There was a strong correlation between the currencies in Europe and those in the New World: The US and Canadian dollars, the euro and the British pound were unchanged on the week against one another, having covered ranges of less than a cent and a half. The lack of net movement was more by accident than design but in each case it was a matter of investors not lining up to buy any of them.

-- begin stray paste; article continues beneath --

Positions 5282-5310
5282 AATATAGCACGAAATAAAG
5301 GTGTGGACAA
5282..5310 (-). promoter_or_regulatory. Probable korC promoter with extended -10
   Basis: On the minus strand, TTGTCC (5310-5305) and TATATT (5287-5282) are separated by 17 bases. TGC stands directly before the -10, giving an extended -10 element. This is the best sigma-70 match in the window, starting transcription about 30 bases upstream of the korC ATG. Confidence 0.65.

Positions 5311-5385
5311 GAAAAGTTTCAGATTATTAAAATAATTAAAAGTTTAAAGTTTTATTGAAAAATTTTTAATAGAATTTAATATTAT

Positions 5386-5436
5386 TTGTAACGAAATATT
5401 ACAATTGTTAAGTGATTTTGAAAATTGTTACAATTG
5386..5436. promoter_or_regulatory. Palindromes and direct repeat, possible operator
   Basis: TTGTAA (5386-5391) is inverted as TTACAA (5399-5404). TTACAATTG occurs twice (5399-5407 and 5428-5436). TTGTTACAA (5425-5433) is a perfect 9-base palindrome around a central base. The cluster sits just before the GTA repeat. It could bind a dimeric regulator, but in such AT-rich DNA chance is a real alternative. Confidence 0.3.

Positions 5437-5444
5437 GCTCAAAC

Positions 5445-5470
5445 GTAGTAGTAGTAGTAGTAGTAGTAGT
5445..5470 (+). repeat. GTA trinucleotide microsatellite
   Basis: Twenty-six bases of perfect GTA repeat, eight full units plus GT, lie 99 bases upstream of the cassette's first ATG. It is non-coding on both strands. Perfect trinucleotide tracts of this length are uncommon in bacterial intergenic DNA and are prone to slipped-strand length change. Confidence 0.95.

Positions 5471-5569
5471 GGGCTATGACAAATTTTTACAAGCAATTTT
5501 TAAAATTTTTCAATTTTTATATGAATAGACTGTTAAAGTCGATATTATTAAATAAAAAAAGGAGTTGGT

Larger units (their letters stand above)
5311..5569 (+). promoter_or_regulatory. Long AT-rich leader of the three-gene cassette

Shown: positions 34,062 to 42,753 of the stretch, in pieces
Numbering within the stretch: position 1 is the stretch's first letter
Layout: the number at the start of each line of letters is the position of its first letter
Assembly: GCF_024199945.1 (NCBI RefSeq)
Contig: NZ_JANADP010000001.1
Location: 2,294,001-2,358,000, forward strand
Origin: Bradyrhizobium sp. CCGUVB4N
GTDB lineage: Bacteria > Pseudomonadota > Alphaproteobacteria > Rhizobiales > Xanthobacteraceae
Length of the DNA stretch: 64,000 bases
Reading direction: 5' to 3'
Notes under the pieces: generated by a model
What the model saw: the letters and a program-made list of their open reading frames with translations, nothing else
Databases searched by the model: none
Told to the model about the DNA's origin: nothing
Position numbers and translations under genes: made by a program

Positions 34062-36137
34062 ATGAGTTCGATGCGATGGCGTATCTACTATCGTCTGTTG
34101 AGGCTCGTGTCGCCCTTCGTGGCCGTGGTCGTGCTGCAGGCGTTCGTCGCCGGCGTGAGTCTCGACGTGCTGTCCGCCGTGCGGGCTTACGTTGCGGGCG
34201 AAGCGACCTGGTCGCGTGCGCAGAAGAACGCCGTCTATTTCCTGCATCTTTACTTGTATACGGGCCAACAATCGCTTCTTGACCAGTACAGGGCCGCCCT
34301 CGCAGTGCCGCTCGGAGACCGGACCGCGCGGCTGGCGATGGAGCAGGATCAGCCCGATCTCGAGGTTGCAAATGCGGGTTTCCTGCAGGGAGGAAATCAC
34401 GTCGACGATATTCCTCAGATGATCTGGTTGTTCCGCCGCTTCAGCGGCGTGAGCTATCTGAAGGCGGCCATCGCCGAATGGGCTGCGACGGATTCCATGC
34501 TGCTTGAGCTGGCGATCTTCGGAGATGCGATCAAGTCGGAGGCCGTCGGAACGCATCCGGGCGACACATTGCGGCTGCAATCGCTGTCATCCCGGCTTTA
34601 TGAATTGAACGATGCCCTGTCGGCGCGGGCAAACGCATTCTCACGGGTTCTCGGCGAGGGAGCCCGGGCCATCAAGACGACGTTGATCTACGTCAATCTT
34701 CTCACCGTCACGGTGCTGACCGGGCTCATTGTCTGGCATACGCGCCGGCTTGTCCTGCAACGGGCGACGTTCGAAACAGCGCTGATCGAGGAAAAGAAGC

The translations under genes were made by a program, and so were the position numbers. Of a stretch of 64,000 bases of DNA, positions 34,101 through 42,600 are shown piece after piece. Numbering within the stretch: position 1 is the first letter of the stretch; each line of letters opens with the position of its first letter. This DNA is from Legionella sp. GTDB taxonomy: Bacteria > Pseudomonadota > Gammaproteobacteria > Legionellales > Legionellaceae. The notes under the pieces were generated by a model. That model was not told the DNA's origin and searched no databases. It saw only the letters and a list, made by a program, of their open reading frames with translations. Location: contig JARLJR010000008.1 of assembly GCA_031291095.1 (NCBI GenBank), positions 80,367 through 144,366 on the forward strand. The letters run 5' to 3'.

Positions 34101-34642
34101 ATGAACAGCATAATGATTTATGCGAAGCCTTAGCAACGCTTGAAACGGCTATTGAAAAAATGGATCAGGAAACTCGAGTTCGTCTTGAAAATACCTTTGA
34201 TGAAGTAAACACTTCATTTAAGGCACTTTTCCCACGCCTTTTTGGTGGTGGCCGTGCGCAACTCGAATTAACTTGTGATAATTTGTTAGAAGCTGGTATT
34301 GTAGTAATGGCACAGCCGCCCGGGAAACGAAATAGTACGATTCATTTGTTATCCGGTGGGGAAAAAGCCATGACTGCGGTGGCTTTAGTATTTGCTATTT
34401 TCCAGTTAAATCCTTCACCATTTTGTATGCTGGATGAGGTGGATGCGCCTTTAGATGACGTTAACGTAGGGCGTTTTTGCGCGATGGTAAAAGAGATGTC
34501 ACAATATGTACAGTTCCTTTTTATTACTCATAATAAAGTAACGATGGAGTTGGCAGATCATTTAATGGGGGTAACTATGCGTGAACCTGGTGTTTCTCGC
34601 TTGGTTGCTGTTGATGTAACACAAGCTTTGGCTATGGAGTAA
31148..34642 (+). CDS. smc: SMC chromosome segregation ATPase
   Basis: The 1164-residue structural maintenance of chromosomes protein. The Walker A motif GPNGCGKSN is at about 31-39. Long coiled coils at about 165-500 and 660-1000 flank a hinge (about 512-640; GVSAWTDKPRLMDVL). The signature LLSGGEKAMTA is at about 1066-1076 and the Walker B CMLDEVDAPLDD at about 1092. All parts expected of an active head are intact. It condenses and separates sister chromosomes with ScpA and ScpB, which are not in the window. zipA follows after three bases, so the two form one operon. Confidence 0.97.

Sterling's issue was an outlying opinion poll that pointed to no party winning an overall majority at Thursday's general election. The US dollar's was a waning belief that Donald Trump will be able to get any of stimulative measures through Congress. News that Canada's economy expanded at an annual pace of 3.7% (0.9% QoQ and the fasted in G7) in the first quarter failed to energise investors because they had been expecting an even stronger figure.